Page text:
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4. Wait. Since it is still hot weather here, and will be for a while longer, the sun should work in our favor to help us out. We plan on rotating the tarp around the area, and crossing our fingers real hard.

THE CONCLUSION OF THE SICK CUCUMBERS

Long weekends are a wonderful invention. In the future, we see a world that revolves around them. When only the best of the best survive, long weekends will rise victorious.

Do you want to know what will not last until the end of time? These cucumbers.

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With the case of the sick cucumbers solved, it was time to deal with the aftermath. Since there was a chance the plants could have had an infection from bug bite weakness, we decided to pull the plants up and dispose of them in a bag, instead of tilling the nutrients into the soil. We cut off the vines, pulled up the roots, and then wrestled them and some of the surrounding mulch into a lawn bag.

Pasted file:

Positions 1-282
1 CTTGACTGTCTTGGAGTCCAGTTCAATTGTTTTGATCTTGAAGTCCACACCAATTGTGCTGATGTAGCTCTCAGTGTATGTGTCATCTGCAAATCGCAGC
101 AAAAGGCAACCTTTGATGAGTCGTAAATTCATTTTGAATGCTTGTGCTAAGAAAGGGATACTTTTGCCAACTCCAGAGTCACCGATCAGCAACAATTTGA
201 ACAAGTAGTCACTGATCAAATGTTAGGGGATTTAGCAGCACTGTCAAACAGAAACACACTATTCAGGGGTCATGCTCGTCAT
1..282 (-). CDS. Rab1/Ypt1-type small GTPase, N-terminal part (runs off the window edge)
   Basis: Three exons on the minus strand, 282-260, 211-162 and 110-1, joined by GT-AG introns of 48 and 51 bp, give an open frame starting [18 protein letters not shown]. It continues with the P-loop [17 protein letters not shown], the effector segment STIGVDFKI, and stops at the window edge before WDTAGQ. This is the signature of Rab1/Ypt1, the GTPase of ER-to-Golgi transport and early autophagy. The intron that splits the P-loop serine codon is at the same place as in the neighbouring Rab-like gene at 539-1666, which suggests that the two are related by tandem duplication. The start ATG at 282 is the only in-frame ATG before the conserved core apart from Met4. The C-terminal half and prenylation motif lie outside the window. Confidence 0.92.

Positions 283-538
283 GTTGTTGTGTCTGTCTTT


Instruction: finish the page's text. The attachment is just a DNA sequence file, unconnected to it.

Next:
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After everything was cleared away, we poured a little soil activator on the dirt, to help strengthen it, and covered it with some leftover straw.

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Once our other veggies are done for the summer, we have some plans to mix up our garden configuration. Think more than just a row of garden beds, but less than a tomato plant labyrinth.

GREEN WITH ENVY

I believe the term originated in the days of yesteryear. A long time ago, a farmer looked over his fence to gaze at the neighbor’s garden. It was much more bountiful than the farmer’s own, which left the farmer jealous. Thus, the intense green caused the farmer much envy.

Such a feeling was burning inside me when I peeked over this fence. Unfair advantage- this garden is located in the Pacific Northwest.

I guess tomatoes like growing in August there. I can hear ours asking for water like Dumbledore in Half Blood Prince.

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This pepper is so shiny, I can see myself eating it.

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If you needed a pepper as long as your arm, you’ve come to the right place.